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Cinco de Mayo is here. The day represents Mexico’s Independence. Wait. It doesn’t? That’s right, Cinco de Mayo is often misunderstood. Here are four interesting tidbits that you’ll discover from Googling Cinco de Mayo.

1. Cinco de Mayo is not in recognition of Mexico’s independence

On May 5, 1862, under the leadership of General Ignacio Zaragoza Seguín, brave Mexican fighters defeated the French forces at the “Battle of Puebla.” This iconic battle represents the courageous spirit of Mexicans fighting for their country. The date of this battle is what led to the celebration known as “Cinco de Mayo” (fifth of May).

2. Reenactments of the Battle of Puebla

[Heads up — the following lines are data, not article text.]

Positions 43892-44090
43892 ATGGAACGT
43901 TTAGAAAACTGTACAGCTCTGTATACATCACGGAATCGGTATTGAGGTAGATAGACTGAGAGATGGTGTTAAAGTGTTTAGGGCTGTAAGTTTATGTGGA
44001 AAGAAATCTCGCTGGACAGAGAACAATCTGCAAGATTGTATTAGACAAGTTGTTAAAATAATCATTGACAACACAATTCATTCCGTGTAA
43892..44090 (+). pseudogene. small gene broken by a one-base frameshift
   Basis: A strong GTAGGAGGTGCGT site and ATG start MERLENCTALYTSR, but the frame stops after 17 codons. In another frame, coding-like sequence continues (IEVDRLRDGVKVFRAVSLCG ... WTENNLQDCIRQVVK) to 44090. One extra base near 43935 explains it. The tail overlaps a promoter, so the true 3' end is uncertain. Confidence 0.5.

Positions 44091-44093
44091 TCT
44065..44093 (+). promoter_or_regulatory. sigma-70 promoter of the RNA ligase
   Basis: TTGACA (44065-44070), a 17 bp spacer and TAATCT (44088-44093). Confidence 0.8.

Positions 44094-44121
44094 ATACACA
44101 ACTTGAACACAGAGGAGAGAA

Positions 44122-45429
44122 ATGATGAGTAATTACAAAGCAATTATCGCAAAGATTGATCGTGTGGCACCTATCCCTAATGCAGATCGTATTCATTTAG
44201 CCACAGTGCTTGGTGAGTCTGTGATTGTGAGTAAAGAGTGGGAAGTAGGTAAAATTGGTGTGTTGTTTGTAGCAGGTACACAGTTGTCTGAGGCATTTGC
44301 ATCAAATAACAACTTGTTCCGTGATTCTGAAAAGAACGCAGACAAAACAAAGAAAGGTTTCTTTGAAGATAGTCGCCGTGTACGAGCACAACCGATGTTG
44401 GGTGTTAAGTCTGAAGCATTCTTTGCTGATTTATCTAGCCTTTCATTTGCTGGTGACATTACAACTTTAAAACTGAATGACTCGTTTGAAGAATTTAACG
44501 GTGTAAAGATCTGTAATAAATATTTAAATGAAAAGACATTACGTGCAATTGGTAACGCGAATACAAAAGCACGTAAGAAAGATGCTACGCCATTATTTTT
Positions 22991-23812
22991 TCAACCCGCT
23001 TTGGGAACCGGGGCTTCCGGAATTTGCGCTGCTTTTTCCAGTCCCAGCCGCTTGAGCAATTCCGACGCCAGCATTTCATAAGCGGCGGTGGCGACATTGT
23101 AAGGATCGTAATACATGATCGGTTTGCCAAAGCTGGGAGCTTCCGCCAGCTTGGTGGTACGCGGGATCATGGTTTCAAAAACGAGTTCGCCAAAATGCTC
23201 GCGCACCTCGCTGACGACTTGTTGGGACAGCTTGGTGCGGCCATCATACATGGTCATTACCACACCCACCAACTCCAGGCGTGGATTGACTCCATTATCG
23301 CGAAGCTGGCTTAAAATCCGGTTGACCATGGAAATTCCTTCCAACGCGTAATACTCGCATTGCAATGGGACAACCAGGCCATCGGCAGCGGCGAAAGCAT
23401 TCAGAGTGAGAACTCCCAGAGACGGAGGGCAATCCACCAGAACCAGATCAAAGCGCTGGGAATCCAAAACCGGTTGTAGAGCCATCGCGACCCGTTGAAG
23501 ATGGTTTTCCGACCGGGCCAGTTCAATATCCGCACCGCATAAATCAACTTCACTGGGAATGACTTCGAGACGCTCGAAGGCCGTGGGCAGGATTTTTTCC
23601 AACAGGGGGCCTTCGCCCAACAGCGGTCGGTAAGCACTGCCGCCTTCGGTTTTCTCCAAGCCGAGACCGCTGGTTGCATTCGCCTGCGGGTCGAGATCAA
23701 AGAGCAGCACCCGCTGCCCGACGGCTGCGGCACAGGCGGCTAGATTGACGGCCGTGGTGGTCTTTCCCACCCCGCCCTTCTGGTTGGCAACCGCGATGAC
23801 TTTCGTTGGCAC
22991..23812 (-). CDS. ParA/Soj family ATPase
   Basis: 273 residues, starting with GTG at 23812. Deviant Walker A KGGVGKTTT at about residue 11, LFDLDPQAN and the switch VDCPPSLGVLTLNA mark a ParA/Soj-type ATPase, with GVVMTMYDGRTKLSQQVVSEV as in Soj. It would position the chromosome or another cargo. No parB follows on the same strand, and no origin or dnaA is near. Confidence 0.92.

The Mexican soldiers’ victory over the French armies was considered impossible because the French army of 6000 significantly outnumbered the 4500 Mexican fighters. Can you just imagine how they did it? Go see for yourself with annual reenactments of this historical battle.

3. Mexican food everywhere

Delicious Mexican meals dominate Cinco de Mayo. Restaurants everywhere prepare various Mexican cuisines during this festival.

  • rice
  • tacos
  • corn
  • mole
  • breads
  • soups, the list goes on

4. Cinco de Mayo’s celebration expands beyond Mexico’s borders

American’s are always looking for a reason to party. Cinco de Mayo is no different. As far back as 1860, modern Americans celebrate Mexico’s resistance to France. As recent as a 2006 Journal of American Culture report, upwards of 150 US celebrations occur on behalf of recognizing Cinco de Mayo.

Canada even has its own “Cinco de Mayo Street Festival.” Even more interesting, Cayman Islands in the Caribbean holds an annual “Cinco de Mayo Air Guitar Competition.” Rock on.

Happy Cinco de Mayo! ¡Viva Méjico! Hurrah Mexico!